With all repairs completed, Union commenced a lengthy period of support operations for Commander, Military Assistance Command, Vietnam, which extended to 21 November. The ship arrived at Okinawa on 26 November and, after a few days for liberty and replenishment, loaded elements of BLT 1/9. She sailed for Subic Bay, Philippines, on 3 December. On 14 December, Bravo Company from BLT 1/9 conducted wet-net training on the "Union" to practice amphibious doctrine in preparation for Operation Deckhouse V. After her detachment from this duty, Union set course for Sasebo, looking forward to a holiday upkeep period which lasted through the 27th. As the year closed, Union was once again at Okinawa loading BLT 4/4. On the final day of 1966, a practice turnaway landing was conducted at Chin Wan in preparation for actual movement across the beach that would follow on New Year's Day.
    The first day of 1967 found Union in the last phase of her WestPac tour. After landing craft training operations in the Okinawa area, Union departed Okinawa en route to Da Nang, Vietnam. After off-loading and back-loading Marine vehicles, the ship returned to Okinawa on 14 January. An upkeep period at Sasebo, Japan, began on 17 January and was followed by rest and recreation at Keelung, Taiwan, and Kobe, Japan. On 15 February, Union set course for Yokosuka, Japan, spending 10 days in port there and then departing for San Diego. Union entered San Diego Bay on 15 March 1967, completing her 15th WestPac cruise.
    After a month-long leave period, preparations began for Operation "Alligator Hide," an amphibious assault at Coronado Roads, California. Following the operation, Union spent 13 days in port and, on 15 May, conducted individual ship exercises. On 29 May 1967, Union suddenly received orders to perform duties as a reconnaissance ship, trailing the Russian trawler Peleng, which had been operating off the coast of southern California near Catalina and San Clemente Islands. Union stayed within close range of the trawler for 10 days. On 5 June, she was relieved on station by Taussig (DD-746) and returned to San Diego.
    After an administrative inspection, the ship made preparations for overhaul which commenced on 8 July at Pacific Ship Repair, Inc., San Francisco, California. She returned to her home port on 1 October to prepare for refresher training. A month-long refresher training period ended on 1 December and was followed by an amphibious inspection which was completed on 22 December. Union spent the 1967 holiday season moored at her home port.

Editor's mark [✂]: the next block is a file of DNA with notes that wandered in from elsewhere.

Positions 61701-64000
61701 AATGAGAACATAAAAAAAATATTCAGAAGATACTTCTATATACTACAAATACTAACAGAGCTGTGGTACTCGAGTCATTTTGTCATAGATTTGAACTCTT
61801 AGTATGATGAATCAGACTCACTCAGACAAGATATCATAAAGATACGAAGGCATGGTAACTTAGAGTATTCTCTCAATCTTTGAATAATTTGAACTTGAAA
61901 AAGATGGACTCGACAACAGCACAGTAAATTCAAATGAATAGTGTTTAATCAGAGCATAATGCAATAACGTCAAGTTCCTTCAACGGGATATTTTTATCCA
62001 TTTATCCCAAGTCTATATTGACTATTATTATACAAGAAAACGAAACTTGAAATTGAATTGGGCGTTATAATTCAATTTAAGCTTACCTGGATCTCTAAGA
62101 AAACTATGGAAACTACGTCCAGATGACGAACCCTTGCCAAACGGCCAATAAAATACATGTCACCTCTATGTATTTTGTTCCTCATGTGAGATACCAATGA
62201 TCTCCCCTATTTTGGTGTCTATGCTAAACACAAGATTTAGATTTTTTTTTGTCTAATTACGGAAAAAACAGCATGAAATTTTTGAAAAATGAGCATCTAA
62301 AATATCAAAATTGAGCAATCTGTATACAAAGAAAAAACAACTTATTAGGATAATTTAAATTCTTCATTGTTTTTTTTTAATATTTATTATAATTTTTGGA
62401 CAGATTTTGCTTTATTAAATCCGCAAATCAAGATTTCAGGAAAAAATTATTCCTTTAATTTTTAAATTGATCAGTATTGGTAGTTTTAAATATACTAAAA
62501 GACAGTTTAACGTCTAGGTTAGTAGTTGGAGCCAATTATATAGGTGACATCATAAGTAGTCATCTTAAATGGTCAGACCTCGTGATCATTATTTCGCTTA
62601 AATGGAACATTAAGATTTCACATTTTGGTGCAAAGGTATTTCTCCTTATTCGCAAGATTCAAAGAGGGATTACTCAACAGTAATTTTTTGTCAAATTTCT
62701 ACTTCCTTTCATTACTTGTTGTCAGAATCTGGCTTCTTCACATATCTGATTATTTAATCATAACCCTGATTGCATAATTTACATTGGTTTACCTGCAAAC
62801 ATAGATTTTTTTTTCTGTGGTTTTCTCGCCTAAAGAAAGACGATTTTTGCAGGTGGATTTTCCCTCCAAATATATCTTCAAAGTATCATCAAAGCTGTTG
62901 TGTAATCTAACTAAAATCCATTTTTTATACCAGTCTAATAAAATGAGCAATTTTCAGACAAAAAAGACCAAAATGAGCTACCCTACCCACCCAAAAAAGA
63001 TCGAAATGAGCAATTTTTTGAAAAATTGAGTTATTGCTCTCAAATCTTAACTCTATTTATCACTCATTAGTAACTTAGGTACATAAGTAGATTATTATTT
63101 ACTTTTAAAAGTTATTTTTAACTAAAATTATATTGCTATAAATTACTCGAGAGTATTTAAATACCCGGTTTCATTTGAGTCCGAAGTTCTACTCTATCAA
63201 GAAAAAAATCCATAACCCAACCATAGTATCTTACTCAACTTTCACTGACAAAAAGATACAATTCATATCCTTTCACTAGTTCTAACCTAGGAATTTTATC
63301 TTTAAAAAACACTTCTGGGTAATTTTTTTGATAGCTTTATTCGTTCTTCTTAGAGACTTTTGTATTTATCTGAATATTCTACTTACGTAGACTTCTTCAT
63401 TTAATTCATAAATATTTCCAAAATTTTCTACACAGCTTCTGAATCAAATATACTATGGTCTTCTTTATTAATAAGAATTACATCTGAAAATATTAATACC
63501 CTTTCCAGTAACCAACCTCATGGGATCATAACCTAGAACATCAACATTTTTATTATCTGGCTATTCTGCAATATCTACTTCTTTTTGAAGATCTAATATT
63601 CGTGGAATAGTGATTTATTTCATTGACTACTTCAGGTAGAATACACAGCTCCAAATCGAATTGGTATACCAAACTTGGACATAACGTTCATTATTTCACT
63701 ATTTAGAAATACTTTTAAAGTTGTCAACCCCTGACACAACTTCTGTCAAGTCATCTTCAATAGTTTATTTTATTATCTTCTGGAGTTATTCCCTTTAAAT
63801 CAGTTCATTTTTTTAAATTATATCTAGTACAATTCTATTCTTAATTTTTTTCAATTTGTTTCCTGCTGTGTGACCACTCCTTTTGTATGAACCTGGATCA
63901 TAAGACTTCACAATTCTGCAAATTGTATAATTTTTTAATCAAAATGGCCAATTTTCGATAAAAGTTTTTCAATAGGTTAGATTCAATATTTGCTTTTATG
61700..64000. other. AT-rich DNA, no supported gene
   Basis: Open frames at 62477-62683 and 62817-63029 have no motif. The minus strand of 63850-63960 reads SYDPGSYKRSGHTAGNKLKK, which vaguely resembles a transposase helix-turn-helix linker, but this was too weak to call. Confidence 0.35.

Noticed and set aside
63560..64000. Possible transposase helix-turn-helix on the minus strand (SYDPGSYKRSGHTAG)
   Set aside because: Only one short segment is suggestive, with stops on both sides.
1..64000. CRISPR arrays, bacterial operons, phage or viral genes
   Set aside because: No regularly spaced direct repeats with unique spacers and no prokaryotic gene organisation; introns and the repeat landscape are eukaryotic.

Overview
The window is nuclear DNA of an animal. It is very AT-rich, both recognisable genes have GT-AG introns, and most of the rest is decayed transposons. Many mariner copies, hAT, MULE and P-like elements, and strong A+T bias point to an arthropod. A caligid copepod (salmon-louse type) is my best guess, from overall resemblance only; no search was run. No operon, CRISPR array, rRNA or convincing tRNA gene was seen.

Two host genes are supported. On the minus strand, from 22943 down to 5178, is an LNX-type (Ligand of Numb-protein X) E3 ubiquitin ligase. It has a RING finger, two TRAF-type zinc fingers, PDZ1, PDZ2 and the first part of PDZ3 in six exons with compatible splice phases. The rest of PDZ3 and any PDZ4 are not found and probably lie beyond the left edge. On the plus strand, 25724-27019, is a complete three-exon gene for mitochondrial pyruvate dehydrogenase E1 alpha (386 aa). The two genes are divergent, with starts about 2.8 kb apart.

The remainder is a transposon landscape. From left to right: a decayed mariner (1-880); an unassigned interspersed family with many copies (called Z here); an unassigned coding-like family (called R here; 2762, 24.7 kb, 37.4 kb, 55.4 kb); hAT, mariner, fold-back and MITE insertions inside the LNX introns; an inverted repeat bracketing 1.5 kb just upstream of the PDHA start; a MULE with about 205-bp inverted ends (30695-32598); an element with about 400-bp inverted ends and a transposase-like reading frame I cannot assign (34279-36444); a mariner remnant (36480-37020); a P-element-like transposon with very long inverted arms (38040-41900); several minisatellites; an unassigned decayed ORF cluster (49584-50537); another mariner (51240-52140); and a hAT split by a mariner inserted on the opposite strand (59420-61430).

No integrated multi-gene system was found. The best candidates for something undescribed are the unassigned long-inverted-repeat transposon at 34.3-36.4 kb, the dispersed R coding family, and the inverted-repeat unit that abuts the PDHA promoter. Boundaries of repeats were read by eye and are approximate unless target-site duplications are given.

The new year, 1968, began with Union enjoying a leave period which lasted until 26 January. On 1 February, Union departed San Diego for another WestPac deployment. Union arrived at Buckner Bay, Okinawa, on 26 February. She operated off the coast of Vietnam transporting much-needed equipment and ammunition. From 20 March to 27 March, the ship participated in Operation "Former Champ" with Nationalist Chinese ships and marines in Taiwan. On 7 April, Union escorted Asheville (PGM-84) to Subic Bay, Philippines, for engineering repairs. After a brief stop at Yokosuka, Japan, the ship set course for San Diego via Pearl Harbor. Union arrived at her home port on 16 September 1968 after completing a seven-month deployment.
    Upon returning to San Diego, Union enjoyed a month-long period of leave. On 16 October, she commenced an upkeep period followed by a period of restricted availability which lasted through 30 November. The ship conducted independent ship's exercises before commencing a holiday leave period on 14 December.
    From 1 January to 1 August 1969, her schedule was filled with all types of operational training, inspections, and upkeep evolutions in the San Diego-San Francisco area. Union conducted training exercises at Acapulco, Mexico, from 14 to 27 April; and, from 17 to 21 June, the ship took part in Exercise "Bell Call," an amphibious operation which included embarkation, withdrawal, movement, demonstration, simultaneous surface and helicopter assault, and subsequent troop exercise ashore.
    On 1 August 1969, Union departed San Diego en route to Pearl Harbor, thence to Yokosuka, Japan, arriving on 23 August. After a brief upkeep period, she departed on 29 August for Okinawa where she spent three days conducting amphibious exercises. On 5 September, Union got underway for Da Nang, Vietnam. She transported cargo from Da Nang to Okinawa until 19 November when she departed Da Nang for Subic Bay, Philippines.
    Having off-loaded three-fourths of the ship's ammunition in preparation for a homeward transit, Union proceeded to Okinawa on 26 November to complete her offloading. She departed Okinawa three days later for the long voyage to San Diego where she arrived on 18 December. Union deviated from her course twice; on 6 December to transport an injured marine to a hospital on Midway Island as soon as possible; the next day, to assist in the restoration of the French Frigate Shoals LORAN station at Tern Island, Hawaii. The remainder of 1969, from 18 December to 31 December, was devoted to a leave period for the ship's crew.
    Decommissioning and sale
    Union was placed out of commission, in reserve, on 5 June 1970 and transferred to the Maritime Administration at Suisun Bay, California. On 1 September 1976, she was stricken from the Navy List. Union was sold in September 1977 to National Metal and Steel Corp. of Terminal Island, California, for scrapping.
    Awards
    Union was awarded two battle stars for Korean service and nine battle stars for her Vietnam service.
    References